People are often surprised to discover that neither of our dogs are British. Macy our larger dog was born in Canada and traveled to the UK via two years in Cyprus where we picked up Bella our Beagle. All EU countries and a large number from outside Europe are part of the pet passport scheme which means animals can now travel relatively freely between most parts of the world. Free of quarantine, but not free of cost, as when you ship them halfway across the globe it does come at a price!
Traveling within Europe though is cheaper and as both our pets were already microchipped and vaccinated we decided to take them to France last year on holiday, along with two other family Border Terriers.
If you are thinking of taking your animals away with you trying to find the right information online can be tricky. Microchipping will become compulsory for all dog owners in England, Scotland and Wales from 6th April this year, removing one thing from the travel check list, but there are still a few other things you need to be aware of if you want your pet to join you on holiday.
- There are no restrictions on dogs leaving the UK, they only apply when you re-enter from Europe, so although you will need to make sure you have their vaccinations up to date no one will actually check your paperwork as you leave.
- Your pet must have been vaccinated against rabies and you must wait 21 days from the date of the vaccination before travelling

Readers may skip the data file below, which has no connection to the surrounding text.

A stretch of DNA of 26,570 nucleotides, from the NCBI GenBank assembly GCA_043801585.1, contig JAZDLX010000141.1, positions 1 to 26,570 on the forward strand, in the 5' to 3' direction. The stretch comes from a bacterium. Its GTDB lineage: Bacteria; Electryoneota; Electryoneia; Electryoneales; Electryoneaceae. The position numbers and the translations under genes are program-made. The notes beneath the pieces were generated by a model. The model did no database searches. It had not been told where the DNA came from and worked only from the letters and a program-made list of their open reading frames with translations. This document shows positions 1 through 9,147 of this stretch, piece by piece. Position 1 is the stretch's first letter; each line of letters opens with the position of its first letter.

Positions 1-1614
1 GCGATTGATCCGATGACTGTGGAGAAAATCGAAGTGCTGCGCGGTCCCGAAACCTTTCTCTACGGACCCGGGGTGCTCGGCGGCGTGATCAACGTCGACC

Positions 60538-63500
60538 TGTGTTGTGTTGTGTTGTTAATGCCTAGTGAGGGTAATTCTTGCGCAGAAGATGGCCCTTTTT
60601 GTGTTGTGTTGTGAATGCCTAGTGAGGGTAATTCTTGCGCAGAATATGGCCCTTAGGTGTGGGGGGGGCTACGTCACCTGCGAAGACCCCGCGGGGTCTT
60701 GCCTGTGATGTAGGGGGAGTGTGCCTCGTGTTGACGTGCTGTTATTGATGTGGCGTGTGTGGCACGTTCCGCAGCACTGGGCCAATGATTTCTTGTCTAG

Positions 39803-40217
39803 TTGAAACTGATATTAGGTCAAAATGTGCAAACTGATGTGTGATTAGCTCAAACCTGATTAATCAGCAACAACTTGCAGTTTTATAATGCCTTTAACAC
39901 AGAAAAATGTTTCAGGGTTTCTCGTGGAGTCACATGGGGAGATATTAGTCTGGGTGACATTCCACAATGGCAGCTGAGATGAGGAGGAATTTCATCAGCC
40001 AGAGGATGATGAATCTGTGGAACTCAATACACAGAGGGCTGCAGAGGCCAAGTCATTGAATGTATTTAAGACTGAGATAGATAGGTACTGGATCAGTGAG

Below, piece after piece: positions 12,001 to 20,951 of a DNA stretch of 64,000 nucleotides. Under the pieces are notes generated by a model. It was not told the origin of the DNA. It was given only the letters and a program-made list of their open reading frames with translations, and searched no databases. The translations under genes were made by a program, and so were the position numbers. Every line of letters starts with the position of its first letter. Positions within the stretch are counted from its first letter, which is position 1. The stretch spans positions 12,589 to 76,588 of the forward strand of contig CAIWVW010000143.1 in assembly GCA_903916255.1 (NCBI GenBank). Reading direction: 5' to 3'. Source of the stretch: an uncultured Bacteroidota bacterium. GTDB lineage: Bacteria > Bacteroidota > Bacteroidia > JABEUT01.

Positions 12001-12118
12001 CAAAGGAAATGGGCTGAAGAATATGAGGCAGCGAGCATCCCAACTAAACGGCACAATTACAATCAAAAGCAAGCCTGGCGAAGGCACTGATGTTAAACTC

- If you are traveling on a short ferry service or on Eurostar your pets will have to stay in the car for the journey, however if you are traveling on a longer crossing (such as services from Portsmouth) you can book a pet-friendly cabin. When we did our trip we went from Dover To Calais and specifically chose Eurostar so that our dogs didn’t have to left in the car without us as they would if we had traveled on a hovercraft or P&O ferry.
- Some pet insurance policies will cover the costs you incur if you lose your pet’s travel documentation and any resulting quarantine fees
- Pets returning to the UK need to be treated for tapeworm between 24 hours and 5 days before travelling. When you get the vets to complete their paperwork ensure they include the time as well as the date that the procedure took place as documentation that isn’t time stamped won’t be accepted
- Doing the pet passport bit at the port in France before the crossing can be time consuming. Assume that if you are traveling during peak periods and/or school holidays you will need to allow extra time to queue at the pet passport office. When we traveled in May there was literally a queue of people and animals out of the door and into the car park!
- Unsurprisingly vets who are close to ports charge more for worming than ones elsewhere, so do your research and find one near to where you are staying
- If you arrive at the port with incomplete or out of date paperwork you will need to start again which will involve a minimum delay of 24 hours and that’s assuming you can change your crossing!
If in doubt check the official UK government website for more information. This post has been made possible thanks to Petplan but all thoughts and experiences are our own.